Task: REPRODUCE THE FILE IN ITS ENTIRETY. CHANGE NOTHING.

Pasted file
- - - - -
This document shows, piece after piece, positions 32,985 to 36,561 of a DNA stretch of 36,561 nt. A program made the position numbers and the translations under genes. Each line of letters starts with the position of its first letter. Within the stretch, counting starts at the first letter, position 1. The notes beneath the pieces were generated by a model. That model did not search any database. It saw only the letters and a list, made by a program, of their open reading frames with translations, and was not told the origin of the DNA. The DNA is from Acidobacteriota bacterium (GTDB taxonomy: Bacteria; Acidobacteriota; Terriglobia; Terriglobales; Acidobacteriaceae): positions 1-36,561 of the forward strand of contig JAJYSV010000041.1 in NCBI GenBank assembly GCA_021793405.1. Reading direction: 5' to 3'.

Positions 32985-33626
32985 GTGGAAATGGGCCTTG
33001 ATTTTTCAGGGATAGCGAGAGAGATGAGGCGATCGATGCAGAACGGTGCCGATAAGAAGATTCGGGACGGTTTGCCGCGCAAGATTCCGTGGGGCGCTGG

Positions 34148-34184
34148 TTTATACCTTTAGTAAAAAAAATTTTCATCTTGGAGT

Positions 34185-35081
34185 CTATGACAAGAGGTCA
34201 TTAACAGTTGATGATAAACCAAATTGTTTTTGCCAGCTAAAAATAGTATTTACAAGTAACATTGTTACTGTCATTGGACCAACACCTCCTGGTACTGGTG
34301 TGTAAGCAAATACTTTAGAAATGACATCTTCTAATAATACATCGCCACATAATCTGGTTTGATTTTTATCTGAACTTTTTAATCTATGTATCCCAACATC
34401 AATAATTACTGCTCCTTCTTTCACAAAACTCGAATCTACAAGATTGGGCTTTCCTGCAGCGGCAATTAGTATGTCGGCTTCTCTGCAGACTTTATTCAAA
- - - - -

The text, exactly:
This document shows, piece after piece, positions 32,985 to 36,561 of a DNA stretch of 36,561 nt. A program made the position numbers and the translations under genes. Each line of letters starts with the position of its first letter. Within the stretch, counting starts at the first letter, position 1. The notes beneath the pieces were generated by a model. That model did not search any database. It saw only the letters and a list, made by a program, of their open reading frames with translations, and was not told the origin of the DNA. The DNA is from Acidobacteriota bacterium (GTDB taxonomy: Bacteria; Acidobacteriota; Terriglobia; Terriglobales; Acidobacteriaceae): positions 1-36,561 of the forward strand of contig JAJYSV010000041.1 in NCBI GenBank assembly GCA_021793405.1. Reading direction: 5' to 3'.

Positions 32985-33626
32985 GTGGAAATGGGCCTTG
33001 ATTTTTCAGGGATAGCGAGAGAGATGAGGCGATCGATGCAGAACGGTGCCGATAAGAAGATTCGGGACGGTTTGCCGCGCAAGATTCCGTGGGGCGCTGG

Positions 34148-34184
34148 TTTATACCTTTAGTAAAAAAAATTTTCATCTTGGAGT

Positions 34185-35081
34185 CTATGACAAGAGGTCA
34201 TTAACAGTTGATGATAAACCAAATTGTTTTTGCCAGCTAAAAATAGTATTTACAAGTAACATTGTTACTGTCATTGGACCAACACCTCCTGGTACTGGTG
34301 TGTAAGCAAATACTTTAGAAATGACATCTTCTAATAATACATCGCCACATAATCTGGTTTGATTTTTATCTGAACTTTTTAATCTATGTATCCCAACATC
34401 AATAATTACTGCTCCTTCTTTCACAAAACTCGAATCTACAAGATTGGGCTTTCCTGCAGCGGCAATTAGTATGTCGGCTTCTCTGCAGACTTTATTCAAA